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James P. Henderson

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James P. Henderson

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The Globalization of Russian Gas

Political and Commercial Catalysts

James Henderson and Arild Moe

Since the collapse of the Soviet Union, Gazprom has dominated the Russian gas industry. However, the markets in which it operates have changed dramatically, with the company increasingly being challenged at home and abroad. At this critical moment, this insightful book analyses the involvement of the Russian gas industry in the changing international gas market and the dramatic implications for Russia’s role as a global supplier of gas in the future.
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James Henderson and Arild Moe

Chapter 1 explains the purpose of the book, briefly reviews recent changes in the framework conditions for the Russian gas industry and gas exports, refers to recent contributions in the research literature and explains the perspective of the book, presenting the main issues covered in the following chapters.

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James Henderson and Arild Moe

The domestic gas scene has changed with the rapid rise of independent gas companies, and Chapter 2 examines the reasons for their expansion and their growing competition. The companies’ further growth potential and strategies are evaluated. Recent developments in Russian gas politics and policies are presented showing conflicting visions and the link between organization of the domestic gas sector and exports. The chapter also discusses how the gas industry plays important roles beyond the delivery of energy, and concludes that functions related to political interests could provide obstacles to reform.

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James Henderson and Arild Moe

Despite increasing price competition, a real market for Russian gas where prices reflect economic realities does not exist. The launch of a gas exchange in St Petersburg has offered the latest, and most serious, opportunity for a true market price to be established. Chapter 3 discusses potential consequences and implications of the gas exchange: could it eventually provide a foundation for further liberalization of the domestic gas market, and given the location of the exchange at one end of the Nord Stream pipeline could it also impact the trading of gas exports to Europe?

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James Henderson and Arild Moe

Chapter 4 briefly reviews the history of Soviet and Russian gas exports to Europe. The main discussion is on how changes in the way gas is traded and the market in Europe is regulated by the EU have affected Russian gas exports. While the movement from long-term to short-term contracts and market-based pricing has been very much against the will of Gazprom, the company has adapted. Indeed, the chapter argues that the development of an integrated European gas market, which partly was intended to limit the need for more Russian gas, has actually worked in Gazprom’s favour.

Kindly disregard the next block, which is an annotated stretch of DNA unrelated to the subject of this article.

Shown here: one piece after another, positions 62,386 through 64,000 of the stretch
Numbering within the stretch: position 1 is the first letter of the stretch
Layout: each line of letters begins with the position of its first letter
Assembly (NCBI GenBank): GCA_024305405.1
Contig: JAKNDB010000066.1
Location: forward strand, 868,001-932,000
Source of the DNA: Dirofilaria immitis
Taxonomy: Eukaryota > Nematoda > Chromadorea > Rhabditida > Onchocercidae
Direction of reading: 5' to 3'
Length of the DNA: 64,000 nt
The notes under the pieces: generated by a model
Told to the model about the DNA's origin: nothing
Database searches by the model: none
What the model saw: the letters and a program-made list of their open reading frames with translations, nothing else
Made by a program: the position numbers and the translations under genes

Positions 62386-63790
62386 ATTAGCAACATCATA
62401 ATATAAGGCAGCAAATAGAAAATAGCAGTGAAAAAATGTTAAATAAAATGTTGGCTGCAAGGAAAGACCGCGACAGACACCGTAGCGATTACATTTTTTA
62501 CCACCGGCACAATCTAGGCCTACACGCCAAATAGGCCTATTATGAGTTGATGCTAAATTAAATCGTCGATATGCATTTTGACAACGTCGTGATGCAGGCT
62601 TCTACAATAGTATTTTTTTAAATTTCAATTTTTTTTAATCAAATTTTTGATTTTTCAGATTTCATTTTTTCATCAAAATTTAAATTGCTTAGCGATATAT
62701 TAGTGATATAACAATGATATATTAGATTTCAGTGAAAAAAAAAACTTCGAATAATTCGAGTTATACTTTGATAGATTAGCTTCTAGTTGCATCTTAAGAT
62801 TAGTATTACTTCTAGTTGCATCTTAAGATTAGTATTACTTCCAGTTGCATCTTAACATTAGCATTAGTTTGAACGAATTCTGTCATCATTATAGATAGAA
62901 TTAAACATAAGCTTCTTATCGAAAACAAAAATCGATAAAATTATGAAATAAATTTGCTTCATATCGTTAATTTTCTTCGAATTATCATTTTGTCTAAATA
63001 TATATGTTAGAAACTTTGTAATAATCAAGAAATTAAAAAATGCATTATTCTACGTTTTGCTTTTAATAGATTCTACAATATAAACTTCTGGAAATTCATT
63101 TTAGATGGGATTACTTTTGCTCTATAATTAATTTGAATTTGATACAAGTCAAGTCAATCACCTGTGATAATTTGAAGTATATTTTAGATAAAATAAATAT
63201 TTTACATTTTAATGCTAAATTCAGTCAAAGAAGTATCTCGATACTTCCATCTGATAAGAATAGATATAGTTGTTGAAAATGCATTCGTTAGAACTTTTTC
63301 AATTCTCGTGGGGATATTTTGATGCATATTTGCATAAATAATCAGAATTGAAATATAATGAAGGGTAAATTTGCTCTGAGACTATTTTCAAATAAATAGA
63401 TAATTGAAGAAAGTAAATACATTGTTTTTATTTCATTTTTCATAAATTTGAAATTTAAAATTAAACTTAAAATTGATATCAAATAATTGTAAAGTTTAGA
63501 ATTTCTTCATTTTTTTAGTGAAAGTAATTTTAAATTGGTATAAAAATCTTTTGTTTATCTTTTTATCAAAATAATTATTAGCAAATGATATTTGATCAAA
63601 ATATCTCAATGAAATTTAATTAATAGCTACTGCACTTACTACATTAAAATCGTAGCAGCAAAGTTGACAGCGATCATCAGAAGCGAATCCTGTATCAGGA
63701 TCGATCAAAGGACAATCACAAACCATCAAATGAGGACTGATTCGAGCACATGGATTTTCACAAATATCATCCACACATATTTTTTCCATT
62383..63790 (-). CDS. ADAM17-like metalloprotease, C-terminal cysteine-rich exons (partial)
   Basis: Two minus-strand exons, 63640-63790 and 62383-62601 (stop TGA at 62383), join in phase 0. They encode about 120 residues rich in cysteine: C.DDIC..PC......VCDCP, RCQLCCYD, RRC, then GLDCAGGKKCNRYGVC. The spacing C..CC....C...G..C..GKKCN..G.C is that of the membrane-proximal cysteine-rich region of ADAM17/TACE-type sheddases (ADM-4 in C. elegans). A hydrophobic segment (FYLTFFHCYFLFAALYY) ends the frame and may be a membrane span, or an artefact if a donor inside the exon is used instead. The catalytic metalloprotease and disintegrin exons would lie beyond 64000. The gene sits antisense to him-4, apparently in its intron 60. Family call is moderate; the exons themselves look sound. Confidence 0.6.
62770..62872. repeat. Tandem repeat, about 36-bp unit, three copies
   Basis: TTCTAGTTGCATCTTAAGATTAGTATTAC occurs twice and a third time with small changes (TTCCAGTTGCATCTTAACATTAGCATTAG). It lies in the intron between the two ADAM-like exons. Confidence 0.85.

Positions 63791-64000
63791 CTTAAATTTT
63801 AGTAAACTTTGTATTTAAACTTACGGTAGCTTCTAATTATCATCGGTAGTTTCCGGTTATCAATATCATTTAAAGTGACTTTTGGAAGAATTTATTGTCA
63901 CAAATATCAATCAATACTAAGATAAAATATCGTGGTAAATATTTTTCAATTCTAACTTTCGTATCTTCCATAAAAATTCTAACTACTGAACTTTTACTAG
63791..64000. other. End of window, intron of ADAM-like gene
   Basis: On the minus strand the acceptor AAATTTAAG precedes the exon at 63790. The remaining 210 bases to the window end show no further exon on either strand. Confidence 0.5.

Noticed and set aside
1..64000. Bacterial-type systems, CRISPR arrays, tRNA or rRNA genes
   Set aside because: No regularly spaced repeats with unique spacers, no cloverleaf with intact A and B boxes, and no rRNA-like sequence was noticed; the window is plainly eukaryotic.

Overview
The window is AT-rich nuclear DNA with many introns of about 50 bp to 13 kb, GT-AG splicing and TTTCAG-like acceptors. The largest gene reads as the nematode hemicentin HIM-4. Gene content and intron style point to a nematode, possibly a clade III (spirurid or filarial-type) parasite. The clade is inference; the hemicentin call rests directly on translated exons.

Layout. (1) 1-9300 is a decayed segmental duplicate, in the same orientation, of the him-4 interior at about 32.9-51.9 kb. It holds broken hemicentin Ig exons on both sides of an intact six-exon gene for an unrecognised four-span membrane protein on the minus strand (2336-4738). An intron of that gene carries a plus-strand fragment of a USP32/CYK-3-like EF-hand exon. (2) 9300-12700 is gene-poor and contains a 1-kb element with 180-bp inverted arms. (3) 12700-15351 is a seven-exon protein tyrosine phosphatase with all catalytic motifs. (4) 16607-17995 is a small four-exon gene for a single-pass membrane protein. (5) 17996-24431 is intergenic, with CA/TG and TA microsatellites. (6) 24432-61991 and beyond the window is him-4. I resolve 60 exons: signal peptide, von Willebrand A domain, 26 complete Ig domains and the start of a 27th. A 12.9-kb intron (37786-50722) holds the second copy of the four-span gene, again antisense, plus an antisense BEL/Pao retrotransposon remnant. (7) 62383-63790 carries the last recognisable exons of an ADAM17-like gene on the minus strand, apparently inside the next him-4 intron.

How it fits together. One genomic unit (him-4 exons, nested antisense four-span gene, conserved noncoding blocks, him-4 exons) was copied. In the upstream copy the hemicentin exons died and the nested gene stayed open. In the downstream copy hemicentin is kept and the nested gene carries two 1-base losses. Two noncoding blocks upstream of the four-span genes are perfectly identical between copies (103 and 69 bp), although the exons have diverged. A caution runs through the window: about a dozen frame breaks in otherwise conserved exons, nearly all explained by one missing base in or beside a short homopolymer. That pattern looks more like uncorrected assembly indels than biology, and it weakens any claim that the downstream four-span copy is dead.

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James Henderson and Arild Moe

The attitude to Russian gas in Europe has been ambiguous, with on the one hand a strong interest in securing the continuation of Russian gas supplies, while on the other various policy initiatives have been introduced to limit further expansion of Russian gas exports. Efforts to stop Russian pipelines have had mixed success, mainly because there are disagreements within the EU. The politicization of Russian gas in Europe has increased markedly since 2014 and gas issues are tightly connected to the conflict between Russia and Ukraine. Nevertheless, Russian gas exports have soared. One implication of this development is that transit through Ukraine will still be needed even if the new pipeline under the Baltic Sea – Nord Stream 2 – becomes operational.

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James Henderson and Arild Moe

Both commercial and political considerations are encouraging Russia to seek alternative markets for gas exports, with the Asia-Pacific region providing an obvious route for diversification. In particular, the proximity of huge gas resources in East Siberia to the world’s fastest growing gas market in China provides a clear opportunity. Chapter 6 analyses the development of Sino-Russian gas relations and how Russian gas fits into the Chinese energy strategy. Russian and Chinese preferences are not always in harmony, and the picture is complicated by the fact that all three major Russian gas producers have set their eyes on exports to the east.

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James Henderson and Arild Moe

LNG is the most dynamic part of international gas trading. Chapter 7 discusses the progress that Russia has made pursuing an ambitious LNG strategy. Gazprom was set to take a lead, but its efforts have not been very successful. Rosneft has also achieved little. Instead the private company Novatek, which succeeded in breaking Gazprom’s export monopoly, has become the national LNG champion and is likely to become an important global player in the LNG market. Tensions with traditional pipeline exports may have repercussions for the organization of the Russian gas sector.